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Ethics agency finds insufficient evidence of misconduct by senator

April 09, 2013|By Patrick McGreevy, Los Angeles Times
  • California's ethics agency has cleared state Sen. Mimi Walters (R-Irvine) of conflict of interest.
California's ethics agency has cleared state Sen. Mimi Walters (R-Irvine)… (Associated Press )

SACRAMENTO -- The state ethics agency has found insufficient evidence that state Sen. Mimi Walters (R-Irvine) violated conflict of interest laws when she asked a staffer to call prison officials for the status of a state claim filed by her husband's company.

However, the intervention by her office drew an advisory letter Tuesday from an attorney for the state Fair Political Practices Commission indicating that the activity created an "appearance" of a conflict and "more care should be taken" in the future.

The agency's investigation found that Walters in 2011 directed one of her staff members, Everett Rice, to make inquiries regarding a constituent complaint that a $105,882 claim filed by the firm Drug Consultants Inc. against the prison system was not being processed expediently.

The firm, which provided medical workers to serve inmates, was co-owned until last year by the senator's husband, David Walters.

Rice made 15 phone calls to state agencies in the next three months to determine the status of the claim, which was eventually settled for $74,400, according to Galena West, senior counsel for the Enforcement Division of the FPPC. The calls were first reported by The Times in May 2012.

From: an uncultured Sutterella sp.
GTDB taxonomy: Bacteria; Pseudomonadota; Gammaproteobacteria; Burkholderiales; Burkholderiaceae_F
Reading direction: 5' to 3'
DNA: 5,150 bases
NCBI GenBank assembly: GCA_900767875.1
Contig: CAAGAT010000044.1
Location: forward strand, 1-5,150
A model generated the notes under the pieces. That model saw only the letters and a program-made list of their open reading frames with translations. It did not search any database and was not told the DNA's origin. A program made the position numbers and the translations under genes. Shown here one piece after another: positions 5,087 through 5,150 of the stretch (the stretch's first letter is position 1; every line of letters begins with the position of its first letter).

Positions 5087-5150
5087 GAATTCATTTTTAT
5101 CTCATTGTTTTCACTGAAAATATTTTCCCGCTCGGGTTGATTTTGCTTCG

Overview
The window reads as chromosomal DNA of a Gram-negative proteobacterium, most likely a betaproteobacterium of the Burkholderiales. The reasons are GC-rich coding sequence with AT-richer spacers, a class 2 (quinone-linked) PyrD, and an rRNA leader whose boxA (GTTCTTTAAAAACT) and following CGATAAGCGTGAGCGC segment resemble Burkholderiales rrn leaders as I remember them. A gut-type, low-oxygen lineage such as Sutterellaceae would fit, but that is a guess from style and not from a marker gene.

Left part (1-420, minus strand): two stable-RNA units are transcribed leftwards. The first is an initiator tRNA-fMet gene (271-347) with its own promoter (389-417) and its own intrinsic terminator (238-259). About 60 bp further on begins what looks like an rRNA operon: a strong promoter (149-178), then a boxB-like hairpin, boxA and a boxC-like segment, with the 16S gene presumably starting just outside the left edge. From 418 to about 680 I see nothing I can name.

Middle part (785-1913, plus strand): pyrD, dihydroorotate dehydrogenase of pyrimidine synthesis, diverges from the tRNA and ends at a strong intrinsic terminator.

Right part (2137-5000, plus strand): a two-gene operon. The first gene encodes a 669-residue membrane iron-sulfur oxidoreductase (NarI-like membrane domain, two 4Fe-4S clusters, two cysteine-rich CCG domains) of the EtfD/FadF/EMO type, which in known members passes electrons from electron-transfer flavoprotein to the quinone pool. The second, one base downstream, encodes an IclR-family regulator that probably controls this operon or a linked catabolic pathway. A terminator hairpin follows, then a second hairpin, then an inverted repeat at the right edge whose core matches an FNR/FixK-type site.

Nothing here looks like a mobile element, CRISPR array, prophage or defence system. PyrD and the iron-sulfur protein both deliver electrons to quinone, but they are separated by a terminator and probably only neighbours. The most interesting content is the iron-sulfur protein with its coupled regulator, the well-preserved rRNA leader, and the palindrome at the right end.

“Although this activity creates the appearance of a conflict of interest since the claim was with regard to Sen. Walters' husband's company, the contacts by Mr. Rice do not rise to the level of attempting to influence the decisionmaking in the three agencies involved with the processing of the claim,"  West wrote to Walters' attorney.

Officials in the agencies contacted said Rice had asked only for a status update and never spoke on the claim itself, she said.

However, West warned, "the very nature of engaging an agency on an issue with which the senator has a material financial interest puts her at great risk of crossing the line into participating or influencing a state governmental decision."

"More care should be taken in the future to avoid such situations," West wrote, adding that the case was being closed without enforcement action.

The FPPC action "completely vindicated" Walters, according to her attorney, Charles H. Bell. "There was no attempt to influence the three agencies by Sen. Walters or her staff person," Bell said in a statement Tuesday.


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